Preseason pick: Tre'Davious White, LSU
S: Landon Collins, Alabama
It's hard to imagine where Bama's defense would be without Collins, who sealed Saturday's win with an interception. The talented junior leads the Tide in tackles and passes defended.
Preseason pick: Collins
S: Cody Prewitt, Ole Miss
He may not lead his team in interceptions, but Prewitt is possibly the Rebs best defensive player. The veteran safety has 3.5 tackles for loss, two picks and 32 total tackles.
Preseason pick: Prewitt
K: Elliott Fry, South Carolina
Fry leads the SEC with 10 field goals made and a conversion rate over 90 percent. The sophomore has a long of 45 yards and is perfect on 25 PATs.
Preseason pick: Marshall Morgan, Georgia
P: JK Scott, Alabama
Looking for Alabama's first-half MVP? Look no further than Scott, a lanky true freshman with a big leg. Forget leading the SEC, Scott ranks sixth in the country in yards per punt (46.7).
Preseason pick: Drew Kaser, Texas A&M
KR/PR: Quan Bray, Auburn
The senior might not have lived up to his potential as a wide receiver, but he's making an impact in the return game. Bray leads the SEC, averaging 25 yards per punt return.
Preseason pick: Christion Jones, Alabama
Quick, someone check if Phyllis from Mulga is still breathing. Nick Saban isn't about to hear it from those crazed fans, though. He blew his top in yet another press conference eruption on Monday, saying, "It really sorta, if you want to know the truth about it, pisses me off when I talk to people that have this expectation like they're disappointed that we only won the game, 14-13, and in the way we played." The frustration Saban speaks of is obvious. But as Steve Spurrier found out when he built Florida into a powerhouse in the 1990s, out-of-control fan expectations come with the turf.
2. Speaking of crazed fans, a Tennessee supporter hoping to help his Volunteers in their game at No. 3 Ole Miss on Saturday posted a Snapchat photo taken in August of Rebels star defensive tackle Robert Nkemdiche smoking from a bong. What started as a message board post on Sunday night naturally spread to social media. Ole Miss coach Hugh Freeze acknowledged it during his Monday press conference, saying, "I'm very aware of the picture and also when it was taken and where it was taken." He also said he is "super confident" the school's drug policies are being enforced properly.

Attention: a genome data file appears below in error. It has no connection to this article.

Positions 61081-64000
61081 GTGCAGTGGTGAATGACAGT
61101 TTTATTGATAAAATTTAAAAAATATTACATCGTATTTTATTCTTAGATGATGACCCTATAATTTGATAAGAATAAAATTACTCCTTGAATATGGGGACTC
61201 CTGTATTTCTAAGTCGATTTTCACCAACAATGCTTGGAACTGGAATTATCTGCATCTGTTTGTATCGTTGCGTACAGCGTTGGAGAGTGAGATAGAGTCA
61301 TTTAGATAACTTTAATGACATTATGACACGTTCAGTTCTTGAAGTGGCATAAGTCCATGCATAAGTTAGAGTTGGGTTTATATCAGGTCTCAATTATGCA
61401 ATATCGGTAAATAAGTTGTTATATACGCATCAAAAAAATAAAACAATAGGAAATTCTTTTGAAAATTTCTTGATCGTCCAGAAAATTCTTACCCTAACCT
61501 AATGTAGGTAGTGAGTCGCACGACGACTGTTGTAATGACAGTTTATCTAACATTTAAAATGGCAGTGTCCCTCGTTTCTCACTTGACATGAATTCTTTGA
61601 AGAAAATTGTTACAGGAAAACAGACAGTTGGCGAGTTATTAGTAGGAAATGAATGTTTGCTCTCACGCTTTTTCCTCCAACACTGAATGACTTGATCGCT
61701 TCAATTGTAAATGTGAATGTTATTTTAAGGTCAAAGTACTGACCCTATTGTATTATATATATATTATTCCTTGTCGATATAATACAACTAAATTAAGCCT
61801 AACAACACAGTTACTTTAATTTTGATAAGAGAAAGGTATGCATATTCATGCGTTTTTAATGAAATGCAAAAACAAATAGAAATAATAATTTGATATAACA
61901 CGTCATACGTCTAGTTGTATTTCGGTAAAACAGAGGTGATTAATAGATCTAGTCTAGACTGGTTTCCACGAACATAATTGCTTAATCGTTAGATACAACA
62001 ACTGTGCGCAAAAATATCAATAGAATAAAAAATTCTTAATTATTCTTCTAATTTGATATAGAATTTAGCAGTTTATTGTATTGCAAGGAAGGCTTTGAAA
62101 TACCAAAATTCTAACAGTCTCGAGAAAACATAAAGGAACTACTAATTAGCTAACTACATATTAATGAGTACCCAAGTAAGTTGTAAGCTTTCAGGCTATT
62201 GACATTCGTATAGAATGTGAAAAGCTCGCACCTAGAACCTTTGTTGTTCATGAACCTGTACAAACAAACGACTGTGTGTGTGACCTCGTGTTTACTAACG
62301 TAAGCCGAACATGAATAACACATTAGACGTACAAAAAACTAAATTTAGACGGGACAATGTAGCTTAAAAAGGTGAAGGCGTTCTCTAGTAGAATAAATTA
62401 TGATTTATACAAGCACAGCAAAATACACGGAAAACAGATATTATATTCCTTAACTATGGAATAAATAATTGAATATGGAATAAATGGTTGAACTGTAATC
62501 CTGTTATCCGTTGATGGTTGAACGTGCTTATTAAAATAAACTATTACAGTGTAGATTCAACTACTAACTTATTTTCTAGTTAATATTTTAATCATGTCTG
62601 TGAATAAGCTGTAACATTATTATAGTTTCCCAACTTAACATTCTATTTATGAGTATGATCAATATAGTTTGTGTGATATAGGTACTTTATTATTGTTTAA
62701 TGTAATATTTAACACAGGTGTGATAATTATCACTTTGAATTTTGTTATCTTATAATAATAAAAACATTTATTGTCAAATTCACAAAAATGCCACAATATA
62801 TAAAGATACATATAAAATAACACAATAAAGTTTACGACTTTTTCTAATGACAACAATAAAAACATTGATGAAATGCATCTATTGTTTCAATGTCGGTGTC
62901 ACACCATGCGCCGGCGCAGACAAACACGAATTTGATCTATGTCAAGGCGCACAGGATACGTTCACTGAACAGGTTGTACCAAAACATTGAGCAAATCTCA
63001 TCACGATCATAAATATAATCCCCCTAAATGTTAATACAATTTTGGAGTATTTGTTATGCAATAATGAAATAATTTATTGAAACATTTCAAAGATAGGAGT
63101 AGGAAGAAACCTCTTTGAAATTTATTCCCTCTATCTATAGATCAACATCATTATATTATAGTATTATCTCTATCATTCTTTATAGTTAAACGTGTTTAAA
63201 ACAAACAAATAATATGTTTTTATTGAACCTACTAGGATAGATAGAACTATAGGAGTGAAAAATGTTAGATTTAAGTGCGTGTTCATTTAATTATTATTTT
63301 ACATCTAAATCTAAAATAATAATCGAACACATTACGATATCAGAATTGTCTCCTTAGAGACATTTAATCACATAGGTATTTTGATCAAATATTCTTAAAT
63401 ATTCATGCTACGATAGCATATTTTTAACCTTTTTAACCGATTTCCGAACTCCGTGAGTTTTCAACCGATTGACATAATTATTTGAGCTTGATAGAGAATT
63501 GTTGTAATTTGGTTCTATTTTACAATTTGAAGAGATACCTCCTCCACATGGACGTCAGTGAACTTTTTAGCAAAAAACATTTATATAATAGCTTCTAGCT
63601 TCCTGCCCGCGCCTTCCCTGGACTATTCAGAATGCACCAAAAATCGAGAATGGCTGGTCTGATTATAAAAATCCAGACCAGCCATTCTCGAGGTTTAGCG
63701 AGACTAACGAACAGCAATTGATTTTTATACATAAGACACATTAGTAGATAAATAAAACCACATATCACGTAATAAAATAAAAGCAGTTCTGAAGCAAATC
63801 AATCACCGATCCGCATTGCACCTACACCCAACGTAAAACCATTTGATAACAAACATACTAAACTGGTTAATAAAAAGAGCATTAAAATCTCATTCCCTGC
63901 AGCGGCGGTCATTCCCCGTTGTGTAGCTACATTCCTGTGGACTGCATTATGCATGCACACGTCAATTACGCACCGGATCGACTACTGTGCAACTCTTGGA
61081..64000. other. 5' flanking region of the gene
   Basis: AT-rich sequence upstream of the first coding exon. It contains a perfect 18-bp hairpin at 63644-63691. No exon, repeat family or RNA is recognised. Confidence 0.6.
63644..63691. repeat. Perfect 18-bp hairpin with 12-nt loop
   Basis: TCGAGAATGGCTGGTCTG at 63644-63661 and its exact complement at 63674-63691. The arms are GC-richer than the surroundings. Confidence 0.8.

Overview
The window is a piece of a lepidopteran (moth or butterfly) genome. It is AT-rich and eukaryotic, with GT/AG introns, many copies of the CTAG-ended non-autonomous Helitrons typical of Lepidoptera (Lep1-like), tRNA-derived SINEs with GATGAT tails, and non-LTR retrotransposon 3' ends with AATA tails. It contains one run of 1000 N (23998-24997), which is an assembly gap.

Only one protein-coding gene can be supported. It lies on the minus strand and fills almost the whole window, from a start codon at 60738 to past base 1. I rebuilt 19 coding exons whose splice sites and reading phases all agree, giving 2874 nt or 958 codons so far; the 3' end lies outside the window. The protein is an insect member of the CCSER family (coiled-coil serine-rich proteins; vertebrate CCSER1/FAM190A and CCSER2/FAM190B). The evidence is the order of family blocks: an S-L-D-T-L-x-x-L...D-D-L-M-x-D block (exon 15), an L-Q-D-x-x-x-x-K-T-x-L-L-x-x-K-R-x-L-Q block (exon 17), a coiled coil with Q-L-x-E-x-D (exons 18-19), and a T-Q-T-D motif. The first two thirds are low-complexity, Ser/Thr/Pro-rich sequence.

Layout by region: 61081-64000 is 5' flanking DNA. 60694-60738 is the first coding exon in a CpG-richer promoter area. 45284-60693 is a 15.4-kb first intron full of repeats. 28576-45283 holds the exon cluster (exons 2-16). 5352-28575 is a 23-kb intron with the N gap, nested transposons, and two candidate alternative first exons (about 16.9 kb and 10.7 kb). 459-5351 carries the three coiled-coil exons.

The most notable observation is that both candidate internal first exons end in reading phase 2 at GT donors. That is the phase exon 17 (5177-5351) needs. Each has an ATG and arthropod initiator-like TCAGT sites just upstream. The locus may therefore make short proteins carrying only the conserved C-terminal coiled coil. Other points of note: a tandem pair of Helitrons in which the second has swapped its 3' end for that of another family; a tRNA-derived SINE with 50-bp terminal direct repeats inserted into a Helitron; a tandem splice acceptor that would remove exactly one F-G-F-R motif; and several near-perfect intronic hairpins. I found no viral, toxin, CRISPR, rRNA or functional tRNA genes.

3. From the "It was bound to happen" file: Some Florida fans have created websites called HireDanMullen.com and WeWantDan.com in hopes of persuading athletic director Jeremy Foley to fire coach Will Muschamp and hire Mississippi State's Dan Mullen. One of the sites even links to Foley's email address. If Muschamp is truly on his way out, Mullen does make a lot of sense with his success at MSU and as the offensive coordinator at Florida under Urban Meyer before that. In fact, the Gators offense hasn't done much since Mullen left. These new sites aren't much to look at, but they are reminiscent of the classic FireRonZook site, which has morphed into an anti-Muschamp site, by the way.
Around the SEC
- Suspended Georgia tailback Todd Gurley returned to practice on Monday. Former Bulldogs QB Aaron Murray said he can relate to Gurley's problem.
- The SEC announced Alabama's game at Tennessee on Oct. 25 will be played at night. Should be a low-key affair for Lane Kiffin's return to Neyland, huh?
- Auburn plans to do some self-reflection during bye week, while Gus Malzahn calls his second-half schedule the toughest in college football.
- Report: Bama TE Kurt Freitag was caught with 112 grams of pot and $4,661 in cash but not charged. Tweet of the day
Miles: "My kind of game is any game the Tigers win. I'll take it sliced, diced and salad on the side."— Ron Higgins (@RonHigg) October 13, 2014
But even after posting 42 points and 645 yards of offense, Alabama’s offensive line wasn’t pleased with the outcome. There were too many penalties, too many instances of miscommunication up front. The inside running game, which had been a point of emphasis for weeks, didn’t have much success.